The "male" or pollen-bearing part is called the stamen, and is composed of the filament and the anther. The "female" or seed-bearing part is called the pistil, and is composed of the ovary, the stigma, and the style. A flower may have exclusively male parts, exclusively female parts, or commonly, both.
In respect to this, what are the parts of the pistil?
Pistil, the female reproductive part of a flower. The pistil, centrally located, typically consists of a swollen base, the ovary, which contains the potential seeds, or ovules; a stalk, or style, arising from the ovary; and a pollen-receptive tip, the stigma, variously shaped and often sticky.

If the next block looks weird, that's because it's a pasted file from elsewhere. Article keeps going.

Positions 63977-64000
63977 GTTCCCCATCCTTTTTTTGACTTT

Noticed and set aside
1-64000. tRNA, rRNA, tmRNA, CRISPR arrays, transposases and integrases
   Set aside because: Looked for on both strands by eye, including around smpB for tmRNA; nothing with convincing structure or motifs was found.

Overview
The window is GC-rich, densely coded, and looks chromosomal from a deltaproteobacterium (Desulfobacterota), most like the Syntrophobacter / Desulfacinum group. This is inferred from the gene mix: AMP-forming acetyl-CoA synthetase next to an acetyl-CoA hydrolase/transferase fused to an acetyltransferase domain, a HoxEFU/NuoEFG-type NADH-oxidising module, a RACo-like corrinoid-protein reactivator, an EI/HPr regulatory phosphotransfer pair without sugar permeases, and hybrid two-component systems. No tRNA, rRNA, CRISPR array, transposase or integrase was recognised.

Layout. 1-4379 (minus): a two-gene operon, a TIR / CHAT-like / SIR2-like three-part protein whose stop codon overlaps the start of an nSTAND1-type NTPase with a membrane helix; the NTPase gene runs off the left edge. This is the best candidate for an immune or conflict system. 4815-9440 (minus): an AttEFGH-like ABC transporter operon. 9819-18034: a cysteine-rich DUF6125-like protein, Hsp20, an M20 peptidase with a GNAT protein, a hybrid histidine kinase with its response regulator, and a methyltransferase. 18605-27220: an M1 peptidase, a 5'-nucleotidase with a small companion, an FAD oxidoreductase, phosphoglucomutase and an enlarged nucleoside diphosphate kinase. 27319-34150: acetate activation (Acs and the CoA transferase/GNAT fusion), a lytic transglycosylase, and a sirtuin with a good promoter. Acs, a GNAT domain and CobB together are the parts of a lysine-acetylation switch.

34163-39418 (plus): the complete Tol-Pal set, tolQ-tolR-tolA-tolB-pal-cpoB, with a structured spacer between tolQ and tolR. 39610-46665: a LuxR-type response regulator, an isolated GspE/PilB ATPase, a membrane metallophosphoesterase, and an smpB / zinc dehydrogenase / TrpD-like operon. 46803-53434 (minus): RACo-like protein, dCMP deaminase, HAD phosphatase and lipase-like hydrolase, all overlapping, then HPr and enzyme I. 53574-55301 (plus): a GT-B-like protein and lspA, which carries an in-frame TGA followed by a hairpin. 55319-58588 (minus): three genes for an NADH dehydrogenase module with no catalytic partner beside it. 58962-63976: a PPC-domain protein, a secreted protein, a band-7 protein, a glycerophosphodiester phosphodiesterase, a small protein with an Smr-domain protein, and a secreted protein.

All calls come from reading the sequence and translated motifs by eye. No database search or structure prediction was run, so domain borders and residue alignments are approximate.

Are the pistil and carpel the same?
Carpels are the basic units of the gynoecium and may be free (distinct) or fused (connate). The term pistil is used in a similar manner to carpel – in some situations the terms are equivalent in meaning but not in others. For example, a flower represented by G 1 has a single carpel or a single pistil.